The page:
3
$\begingroup$

In Jacobson's Basic Algebra I, in Kaplansky's Linear algebra and geometry and in Artin's Geometric algebra, a hyperbolic plane is defined to be a two-dimensional, nondegenerate inner product space with nonzero null vectors. (I also noticed that Lang went out of his way to define these for alternating forms only, and if I remember right, one of the three other authors did it for symmetric forms only, but I'm not sure at the moment. This may be beside the point.)

When I first heard of these, I thought "oh, there must be a model of synthetic hyperbolic geometry in there somewhere." I thought this was a good guess because, after all, if you fix a point in the synthetic Euclidean plane and look at the transformations that fix it, it looks like the geometry of the regular dot product on $\Bbb R^2$, and the distance even matches the one extracted from the dot product.

But now I'm not so sure the analogous hyperbolic picture is so direct. It's hard to see why the "hyperbolic inner product plane" defined above would be the same as what is going on around a fixed point in hyperbolic geometry. In fact, I have a friend trying to convince me that the two are unrelated. One of his reasons is "in hyperbolic geometry, there aren't two distinguished null lines through points like there are in the inner product space." Finally, it's totally unclear (to me) if there is any connection between the inner product and the distance in hyperbolic geometry.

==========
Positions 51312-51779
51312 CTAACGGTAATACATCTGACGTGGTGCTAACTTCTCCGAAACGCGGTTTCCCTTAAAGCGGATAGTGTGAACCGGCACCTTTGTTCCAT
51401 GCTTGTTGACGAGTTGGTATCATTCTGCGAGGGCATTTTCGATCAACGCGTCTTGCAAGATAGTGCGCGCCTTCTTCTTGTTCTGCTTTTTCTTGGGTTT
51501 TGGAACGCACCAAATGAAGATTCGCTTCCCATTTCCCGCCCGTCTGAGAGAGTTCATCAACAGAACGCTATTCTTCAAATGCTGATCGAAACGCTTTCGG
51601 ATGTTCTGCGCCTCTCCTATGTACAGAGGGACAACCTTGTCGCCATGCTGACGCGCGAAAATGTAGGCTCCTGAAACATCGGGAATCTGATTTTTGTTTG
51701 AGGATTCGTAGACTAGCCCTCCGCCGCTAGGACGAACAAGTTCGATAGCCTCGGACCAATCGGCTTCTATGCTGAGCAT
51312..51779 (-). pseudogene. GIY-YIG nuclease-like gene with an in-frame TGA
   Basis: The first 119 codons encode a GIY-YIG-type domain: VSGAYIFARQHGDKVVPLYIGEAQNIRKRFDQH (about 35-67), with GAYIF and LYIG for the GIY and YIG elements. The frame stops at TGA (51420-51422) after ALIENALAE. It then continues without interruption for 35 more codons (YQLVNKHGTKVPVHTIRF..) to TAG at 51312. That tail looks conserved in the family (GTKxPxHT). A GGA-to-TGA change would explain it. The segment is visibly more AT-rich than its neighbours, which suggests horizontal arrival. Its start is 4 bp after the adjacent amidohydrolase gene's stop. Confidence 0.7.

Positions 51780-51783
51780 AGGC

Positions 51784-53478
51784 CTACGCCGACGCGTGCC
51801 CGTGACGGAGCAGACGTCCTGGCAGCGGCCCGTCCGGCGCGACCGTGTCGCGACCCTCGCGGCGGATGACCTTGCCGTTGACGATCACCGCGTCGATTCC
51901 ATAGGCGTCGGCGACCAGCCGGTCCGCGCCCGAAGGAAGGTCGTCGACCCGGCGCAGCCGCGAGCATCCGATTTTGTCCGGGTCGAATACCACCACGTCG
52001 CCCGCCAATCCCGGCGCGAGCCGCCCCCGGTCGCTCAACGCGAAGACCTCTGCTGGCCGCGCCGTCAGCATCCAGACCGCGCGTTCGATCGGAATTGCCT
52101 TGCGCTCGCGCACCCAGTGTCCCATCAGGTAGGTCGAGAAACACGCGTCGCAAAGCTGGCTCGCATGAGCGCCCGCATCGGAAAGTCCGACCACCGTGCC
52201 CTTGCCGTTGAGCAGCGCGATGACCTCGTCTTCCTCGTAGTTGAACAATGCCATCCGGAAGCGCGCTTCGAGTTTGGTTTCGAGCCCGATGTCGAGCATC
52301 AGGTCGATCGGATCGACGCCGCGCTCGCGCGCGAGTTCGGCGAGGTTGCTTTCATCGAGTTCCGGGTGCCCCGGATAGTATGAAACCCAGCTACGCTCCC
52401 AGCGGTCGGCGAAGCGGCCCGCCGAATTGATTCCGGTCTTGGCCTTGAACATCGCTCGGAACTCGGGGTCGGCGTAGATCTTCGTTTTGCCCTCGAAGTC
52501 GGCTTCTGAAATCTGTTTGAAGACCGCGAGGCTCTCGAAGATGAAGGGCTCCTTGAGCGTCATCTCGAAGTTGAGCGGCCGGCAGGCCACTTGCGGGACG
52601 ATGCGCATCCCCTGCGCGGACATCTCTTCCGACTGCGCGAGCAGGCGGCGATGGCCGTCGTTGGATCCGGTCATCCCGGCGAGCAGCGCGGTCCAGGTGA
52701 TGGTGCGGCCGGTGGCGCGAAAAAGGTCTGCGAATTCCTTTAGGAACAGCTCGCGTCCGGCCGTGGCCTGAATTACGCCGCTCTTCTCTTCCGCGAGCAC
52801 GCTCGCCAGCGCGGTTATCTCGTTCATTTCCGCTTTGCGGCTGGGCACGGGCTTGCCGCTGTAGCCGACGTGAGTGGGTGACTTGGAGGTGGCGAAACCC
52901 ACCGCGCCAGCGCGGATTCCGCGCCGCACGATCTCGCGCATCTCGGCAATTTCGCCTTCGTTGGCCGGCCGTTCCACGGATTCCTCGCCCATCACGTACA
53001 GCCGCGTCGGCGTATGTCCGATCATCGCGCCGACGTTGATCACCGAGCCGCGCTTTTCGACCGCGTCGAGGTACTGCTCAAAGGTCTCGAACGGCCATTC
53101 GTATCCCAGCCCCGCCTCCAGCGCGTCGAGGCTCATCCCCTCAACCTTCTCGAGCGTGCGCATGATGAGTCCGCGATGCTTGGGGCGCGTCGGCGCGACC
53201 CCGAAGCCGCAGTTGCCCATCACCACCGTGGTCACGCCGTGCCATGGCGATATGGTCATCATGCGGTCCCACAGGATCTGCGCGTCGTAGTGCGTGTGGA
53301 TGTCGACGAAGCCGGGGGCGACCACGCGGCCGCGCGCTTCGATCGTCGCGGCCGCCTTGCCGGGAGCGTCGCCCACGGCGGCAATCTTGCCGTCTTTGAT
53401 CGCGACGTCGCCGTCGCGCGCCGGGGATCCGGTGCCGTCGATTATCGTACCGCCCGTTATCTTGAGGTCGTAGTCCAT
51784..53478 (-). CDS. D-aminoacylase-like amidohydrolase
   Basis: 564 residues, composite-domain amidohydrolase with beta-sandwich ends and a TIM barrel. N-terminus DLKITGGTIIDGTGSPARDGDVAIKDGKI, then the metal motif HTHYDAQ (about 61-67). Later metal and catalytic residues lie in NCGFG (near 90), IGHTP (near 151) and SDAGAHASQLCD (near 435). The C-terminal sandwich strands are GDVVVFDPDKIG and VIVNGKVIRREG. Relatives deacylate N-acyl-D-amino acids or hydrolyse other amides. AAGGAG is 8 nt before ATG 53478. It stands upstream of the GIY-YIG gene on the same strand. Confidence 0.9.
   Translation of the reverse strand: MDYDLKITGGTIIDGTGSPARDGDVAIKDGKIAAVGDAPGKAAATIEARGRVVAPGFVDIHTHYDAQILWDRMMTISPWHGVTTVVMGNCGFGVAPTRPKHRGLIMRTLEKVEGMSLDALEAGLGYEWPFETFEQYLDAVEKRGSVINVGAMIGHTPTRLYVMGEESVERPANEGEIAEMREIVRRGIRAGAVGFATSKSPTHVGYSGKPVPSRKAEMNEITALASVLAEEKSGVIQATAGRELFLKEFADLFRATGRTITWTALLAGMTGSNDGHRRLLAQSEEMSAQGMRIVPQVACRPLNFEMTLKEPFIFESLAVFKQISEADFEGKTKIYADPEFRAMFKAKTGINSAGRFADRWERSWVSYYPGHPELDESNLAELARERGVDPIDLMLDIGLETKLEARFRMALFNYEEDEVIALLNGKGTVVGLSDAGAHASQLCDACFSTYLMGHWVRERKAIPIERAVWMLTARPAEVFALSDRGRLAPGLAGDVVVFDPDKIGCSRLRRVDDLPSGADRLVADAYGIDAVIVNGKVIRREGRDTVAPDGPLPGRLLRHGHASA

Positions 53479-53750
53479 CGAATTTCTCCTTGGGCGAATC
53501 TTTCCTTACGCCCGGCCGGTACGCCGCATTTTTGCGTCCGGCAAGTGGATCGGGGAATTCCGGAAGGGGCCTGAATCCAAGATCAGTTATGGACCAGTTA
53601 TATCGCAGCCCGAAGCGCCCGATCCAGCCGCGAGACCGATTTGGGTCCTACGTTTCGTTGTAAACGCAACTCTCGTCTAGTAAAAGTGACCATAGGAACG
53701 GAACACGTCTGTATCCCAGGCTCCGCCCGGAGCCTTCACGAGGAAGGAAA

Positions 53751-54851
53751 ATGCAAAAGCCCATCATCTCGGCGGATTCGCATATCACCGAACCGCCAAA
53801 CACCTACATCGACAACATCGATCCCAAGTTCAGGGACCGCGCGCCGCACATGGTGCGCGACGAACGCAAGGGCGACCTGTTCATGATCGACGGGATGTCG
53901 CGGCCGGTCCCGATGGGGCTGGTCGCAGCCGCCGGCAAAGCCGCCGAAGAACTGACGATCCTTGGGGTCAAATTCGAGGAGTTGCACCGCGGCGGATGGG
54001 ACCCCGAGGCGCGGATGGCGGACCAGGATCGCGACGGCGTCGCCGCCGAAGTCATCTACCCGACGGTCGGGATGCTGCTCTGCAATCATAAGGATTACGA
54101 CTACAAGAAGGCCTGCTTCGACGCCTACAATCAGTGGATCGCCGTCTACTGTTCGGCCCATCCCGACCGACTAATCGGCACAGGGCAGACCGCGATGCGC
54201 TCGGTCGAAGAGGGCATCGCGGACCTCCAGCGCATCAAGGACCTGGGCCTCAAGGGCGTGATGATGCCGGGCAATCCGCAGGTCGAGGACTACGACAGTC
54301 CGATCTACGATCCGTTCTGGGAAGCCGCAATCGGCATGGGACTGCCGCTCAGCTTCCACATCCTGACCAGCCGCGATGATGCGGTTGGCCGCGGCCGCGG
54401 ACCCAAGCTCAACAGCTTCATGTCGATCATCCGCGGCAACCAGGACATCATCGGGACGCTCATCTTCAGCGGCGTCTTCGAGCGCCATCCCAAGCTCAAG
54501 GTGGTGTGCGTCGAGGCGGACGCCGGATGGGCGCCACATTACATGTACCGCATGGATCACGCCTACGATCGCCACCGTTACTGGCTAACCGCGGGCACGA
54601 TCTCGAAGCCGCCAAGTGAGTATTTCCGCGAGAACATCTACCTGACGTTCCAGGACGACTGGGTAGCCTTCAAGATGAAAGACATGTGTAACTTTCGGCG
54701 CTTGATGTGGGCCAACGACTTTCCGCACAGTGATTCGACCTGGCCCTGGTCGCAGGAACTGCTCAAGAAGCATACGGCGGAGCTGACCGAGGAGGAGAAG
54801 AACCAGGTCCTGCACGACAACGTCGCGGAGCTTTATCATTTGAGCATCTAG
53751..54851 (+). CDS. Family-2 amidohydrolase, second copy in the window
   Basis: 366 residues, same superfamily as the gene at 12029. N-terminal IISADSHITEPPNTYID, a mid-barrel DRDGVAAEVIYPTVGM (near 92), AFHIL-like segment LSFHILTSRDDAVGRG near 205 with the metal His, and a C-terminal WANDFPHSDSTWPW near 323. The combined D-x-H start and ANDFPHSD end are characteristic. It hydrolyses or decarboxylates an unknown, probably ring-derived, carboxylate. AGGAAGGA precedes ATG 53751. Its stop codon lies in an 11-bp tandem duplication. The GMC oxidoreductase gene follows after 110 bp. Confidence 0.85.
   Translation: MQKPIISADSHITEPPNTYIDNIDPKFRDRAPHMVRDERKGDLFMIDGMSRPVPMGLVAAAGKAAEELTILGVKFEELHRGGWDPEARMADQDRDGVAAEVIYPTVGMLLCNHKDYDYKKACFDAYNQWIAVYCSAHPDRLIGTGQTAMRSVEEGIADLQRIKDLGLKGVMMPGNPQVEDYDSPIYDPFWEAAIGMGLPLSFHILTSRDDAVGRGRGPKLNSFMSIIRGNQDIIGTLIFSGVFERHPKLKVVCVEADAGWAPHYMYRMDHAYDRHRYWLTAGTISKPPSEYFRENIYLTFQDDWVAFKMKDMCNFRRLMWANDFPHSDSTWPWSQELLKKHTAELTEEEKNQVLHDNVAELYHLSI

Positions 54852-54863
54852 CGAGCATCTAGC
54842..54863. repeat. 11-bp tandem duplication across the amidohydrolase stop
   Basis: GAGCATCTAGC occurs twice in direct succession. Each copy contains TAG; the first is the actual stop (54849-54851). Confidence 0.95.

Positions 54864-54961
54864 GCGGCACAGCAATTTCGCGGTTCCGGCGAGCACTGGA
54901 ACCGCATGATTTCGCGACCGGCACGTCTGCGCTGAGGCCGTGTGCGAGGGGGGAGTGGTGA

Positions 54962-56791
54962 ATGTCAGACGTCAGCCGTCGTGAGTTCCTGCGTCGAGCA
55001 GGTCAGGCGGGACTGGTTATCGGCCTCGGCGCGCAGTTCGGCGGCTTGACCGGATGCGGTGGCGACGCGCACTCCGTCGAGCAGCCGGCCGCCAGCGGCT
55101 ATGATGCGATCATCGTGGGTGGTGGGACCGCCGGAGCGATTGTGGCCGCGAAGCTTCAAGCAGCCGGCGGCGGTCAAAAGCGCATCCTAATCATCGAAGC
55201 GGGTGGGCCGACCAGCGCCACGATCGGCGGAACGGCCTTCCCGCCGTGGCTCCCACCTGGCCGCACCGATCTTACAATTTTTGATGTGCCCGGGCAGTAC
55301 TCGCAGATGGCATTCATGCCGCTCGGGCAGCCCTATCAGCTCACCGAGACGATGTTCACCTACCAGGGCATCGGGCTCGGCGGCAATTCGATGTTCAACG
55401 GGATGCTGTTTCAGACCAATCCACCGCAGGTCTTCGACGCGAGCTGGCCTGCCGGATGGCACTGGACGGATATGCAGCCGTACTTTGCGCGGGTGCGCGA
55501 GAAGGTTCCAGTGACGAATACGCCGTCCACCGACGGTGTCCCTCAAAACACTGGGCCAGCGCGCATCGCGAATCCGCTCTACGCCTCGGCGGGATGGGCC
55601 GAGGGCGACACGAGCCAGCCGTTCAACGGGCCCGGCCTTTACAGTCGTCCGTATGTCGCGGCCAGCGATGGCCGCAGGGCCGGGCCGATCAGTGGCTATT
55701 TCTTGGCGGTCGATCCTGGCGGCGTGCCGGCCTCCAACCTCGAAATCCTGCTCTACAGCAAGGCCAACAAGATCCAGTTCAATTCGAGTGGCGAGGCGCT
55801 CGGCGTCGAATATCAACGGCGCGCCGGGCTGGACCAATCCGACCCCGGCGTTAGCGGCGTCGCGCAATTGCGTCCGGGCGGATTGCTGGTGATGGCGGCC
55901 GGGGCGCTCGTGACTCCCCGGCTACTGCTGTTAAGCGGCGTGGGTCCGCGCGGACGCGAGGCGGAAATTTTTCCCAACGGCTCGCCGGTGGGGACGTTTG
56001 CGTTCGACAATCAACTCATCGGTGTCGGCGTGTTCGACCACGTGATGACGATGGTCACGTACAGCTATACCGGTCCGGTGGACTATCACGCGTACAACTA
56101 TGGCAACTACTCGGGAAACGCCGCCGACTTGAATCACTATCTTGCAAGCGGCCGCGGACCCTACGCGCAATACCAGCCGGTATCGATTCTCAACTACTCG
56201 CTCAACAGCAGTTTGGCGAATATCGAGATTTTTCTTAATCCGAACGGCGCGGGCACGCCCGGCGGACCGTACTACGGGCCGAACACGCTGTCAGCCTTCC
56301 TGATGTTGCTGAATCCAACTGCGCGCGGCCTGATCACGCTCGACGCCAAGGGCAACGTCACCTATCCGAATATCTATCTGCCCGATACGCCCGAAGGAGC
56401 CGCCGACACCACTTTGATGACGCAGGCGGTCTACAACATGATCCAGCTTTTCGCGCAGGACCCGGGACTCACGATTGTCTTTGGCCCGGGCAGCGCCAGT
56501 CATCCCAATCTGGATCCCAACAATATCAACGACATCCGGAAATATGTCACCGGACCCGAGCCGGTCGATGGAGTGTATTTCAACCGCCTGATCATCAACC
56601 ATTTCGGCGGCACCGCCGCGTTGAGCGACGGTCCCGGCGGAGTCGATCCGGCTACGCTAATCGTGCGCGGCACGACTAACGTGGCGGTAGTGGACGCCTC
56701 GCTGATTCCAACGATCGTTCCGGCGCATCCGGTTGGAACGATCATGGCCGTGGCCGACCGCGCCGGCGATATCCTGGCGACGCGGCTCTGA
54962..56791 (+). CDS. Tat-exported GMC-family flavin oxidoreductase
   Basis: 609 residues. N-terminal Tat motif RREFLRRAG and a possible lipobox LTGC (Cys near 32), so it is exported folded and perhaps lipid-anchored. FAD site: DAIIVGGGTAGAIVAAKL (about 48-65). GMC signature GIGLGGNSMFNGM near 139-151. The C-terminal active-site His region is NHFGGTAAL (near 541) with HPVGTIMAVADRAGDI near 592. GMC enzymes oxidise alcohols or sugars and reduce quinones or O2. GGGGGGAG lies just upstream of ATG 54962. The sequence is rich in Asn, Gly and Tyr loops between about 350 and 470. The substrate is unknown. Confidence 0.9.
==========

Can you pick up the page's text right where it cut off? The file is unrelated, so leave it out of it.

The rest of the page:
The fact that both orthogonal and symplectic geometries can have hyperbolic planes adds another layer of complexity that I don't know what to do with.

I'm anticipating one of these types of answers:

Of course there's a useful model of hyperbolic geometry in the hyperbolic plane. You just have to take this subset with these lines and here's how the inner product matches up to the distance like so...

or

Yeah, they're related, you just need to think of hyperbolic geometry and Minkowskian geometry this way...

or

No, they're not really directly related. You should just just think of the inner product version separately as Minkowskian geometry...

Of course, I may not be anticipating the best answer possible: I hope to be surprised! :)


Note: I am aware that you can take $\Bbb R^3$ with a metric signature $++-$ and view it projectively to make a model of the synthetic hyperbolic geometry complete with a distance function, but that is not the direction of this question.

I also considered taking the subset of the hyperbolic space consisting of just the points with positive (or just negative) lengths. I wasn't able to convince myself that it was "the right picture," but maybe someone else can convince me.

$\endgroup$
3
$\begingroup$

In algebraic books, especially those dealing with quadratic forms, there is a usage in English for "hyperbolic plane" that has nothing to do with non-Euclidean Geometry. From Rational Quadratic Forms by Cassels, it means a 2-dimensional quadratic space $U,\phi$ with a basis $u_1,u_2$ such that $$ \phi(u_1) = \phi(u_2) =0, \; \; \; \phi(u_1, u_2) = 1. $$ This is a natural definition, given Witt Cancellation and the decomposition, theorem 18 in Kaplansky's little book, of a quadratic space into a sum of hyperbolic planes and a non-isotropic subspace.